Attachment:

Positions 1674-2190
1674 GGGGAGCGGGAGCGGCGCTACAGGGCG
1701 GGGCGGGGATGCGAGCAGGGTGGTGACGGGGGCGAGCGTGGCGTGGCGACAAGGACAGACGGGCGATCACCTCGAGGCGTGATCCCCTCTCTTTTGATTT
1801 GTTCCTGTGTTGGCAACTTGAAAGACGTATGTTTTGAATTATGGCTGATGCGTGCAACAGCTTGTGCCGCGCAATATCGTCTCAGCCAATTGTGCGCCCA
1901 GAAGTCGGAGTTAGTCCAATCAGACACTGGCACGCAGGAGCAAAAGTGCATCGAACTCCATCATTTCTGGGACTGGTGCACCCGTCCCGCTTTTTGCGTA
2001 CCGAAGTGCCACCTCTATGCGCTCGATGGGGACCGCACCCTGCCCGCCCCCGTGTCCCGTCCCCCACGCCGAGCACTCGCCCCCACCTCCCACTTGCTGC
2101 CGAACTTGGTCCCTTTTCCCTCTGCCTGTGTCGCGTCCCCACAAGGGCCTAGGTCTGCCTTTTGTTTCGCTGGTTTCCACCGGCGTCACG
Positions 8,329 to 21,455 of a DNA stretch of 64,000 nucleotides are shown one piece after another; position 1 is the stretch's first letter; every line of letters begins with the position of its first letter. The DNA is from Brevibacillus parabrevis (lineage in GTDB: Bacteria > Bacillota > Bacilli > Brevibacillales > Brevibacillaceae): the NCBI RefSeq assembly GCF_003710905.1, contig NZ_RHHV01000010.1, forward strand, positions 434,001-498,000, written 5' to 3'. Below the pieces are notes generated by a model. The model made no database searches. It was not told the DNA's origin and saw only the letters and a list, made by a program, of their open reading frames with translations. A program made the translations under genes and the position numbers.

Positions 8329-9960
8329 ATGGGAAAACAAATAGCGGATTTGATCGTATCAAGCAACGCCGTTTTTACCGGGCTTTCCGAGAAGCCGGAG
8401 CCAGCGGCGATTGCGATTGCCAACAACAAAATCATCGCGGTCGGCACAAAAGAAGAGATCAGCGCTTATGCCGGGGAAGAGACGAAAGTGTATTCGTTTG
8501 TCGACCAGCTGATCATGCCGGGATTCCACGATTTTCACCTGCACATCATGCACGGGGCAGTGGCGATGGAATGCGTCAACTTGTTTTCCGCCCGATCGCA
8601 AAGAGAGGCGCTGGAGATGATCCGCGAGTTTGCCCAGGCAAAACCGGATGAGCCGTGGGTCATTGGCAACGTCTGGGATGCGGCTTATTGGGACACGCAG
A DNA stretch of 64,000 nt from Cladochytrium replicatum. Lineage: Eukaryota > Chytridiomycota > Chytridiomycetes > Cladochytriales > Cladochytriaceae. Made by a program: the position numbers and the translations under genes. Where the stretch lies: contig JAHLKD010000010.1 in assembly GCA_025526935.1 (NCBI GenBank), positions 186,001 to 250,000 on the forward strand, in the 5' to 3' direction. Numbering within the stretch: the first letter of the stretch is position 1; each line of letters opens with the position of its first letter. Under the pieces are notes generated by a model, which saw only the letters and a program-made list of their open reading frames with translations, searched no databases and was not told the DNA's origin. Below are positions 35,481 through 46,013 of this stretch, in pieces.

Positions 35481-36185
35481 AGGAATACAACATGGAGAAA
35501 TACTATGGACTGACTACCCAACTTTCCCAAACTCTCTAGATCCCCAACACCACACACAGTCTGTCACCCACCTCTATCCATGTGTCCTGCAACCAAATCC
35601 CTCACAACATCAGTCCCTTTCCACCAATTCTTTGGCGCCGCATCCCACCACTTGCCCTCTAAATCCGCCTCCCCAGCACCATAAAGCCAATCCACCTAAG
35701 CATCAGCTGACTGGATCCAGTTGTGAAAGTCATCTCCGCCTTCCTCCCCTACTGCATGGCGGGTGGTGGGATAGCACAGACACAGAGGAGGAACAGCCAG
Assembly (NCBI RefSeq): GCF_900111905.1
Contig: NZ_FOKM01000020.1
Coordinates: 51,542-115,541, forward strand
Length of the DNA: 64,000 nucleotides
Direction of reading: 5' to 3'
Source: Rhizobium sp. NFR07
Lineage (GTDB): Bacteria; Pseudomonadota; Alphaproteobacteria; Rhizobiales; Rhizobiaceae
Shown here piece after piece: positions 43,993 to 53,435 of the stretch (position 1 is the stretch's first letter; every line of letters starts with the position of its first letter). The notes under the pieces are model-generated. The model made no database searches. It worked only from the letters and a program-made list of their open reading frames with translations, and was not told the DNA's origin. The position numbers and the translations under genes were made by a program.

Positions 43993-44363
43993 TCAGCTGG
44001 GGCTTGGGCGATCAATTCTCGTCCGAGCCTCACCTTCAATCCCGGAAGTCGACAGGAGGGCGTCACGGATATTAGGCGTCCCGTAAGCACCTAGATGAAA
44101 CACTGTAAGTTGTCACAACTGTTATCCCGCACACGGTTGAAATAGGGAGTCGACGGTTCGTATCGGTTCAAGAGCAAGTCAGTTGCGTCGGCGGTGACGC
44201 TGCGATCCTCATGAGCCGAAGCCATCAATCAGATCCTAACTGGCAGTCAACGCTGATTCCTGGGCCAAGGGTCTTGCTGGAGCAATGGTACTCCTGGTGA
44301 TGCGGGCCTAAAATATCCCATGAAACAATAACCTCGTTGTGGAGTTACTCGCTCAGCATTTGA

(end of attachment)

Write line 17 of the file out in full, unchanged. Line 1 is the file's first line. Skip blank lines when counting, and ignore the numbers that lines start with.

35501 TACTATGGACTGACTACCCAACTTTCCCAAACTCTCTAGATCCCCAACACCACACACAGTCTGTCACCCACCTCTATCCATGTGTCCTGCAACCAAATCC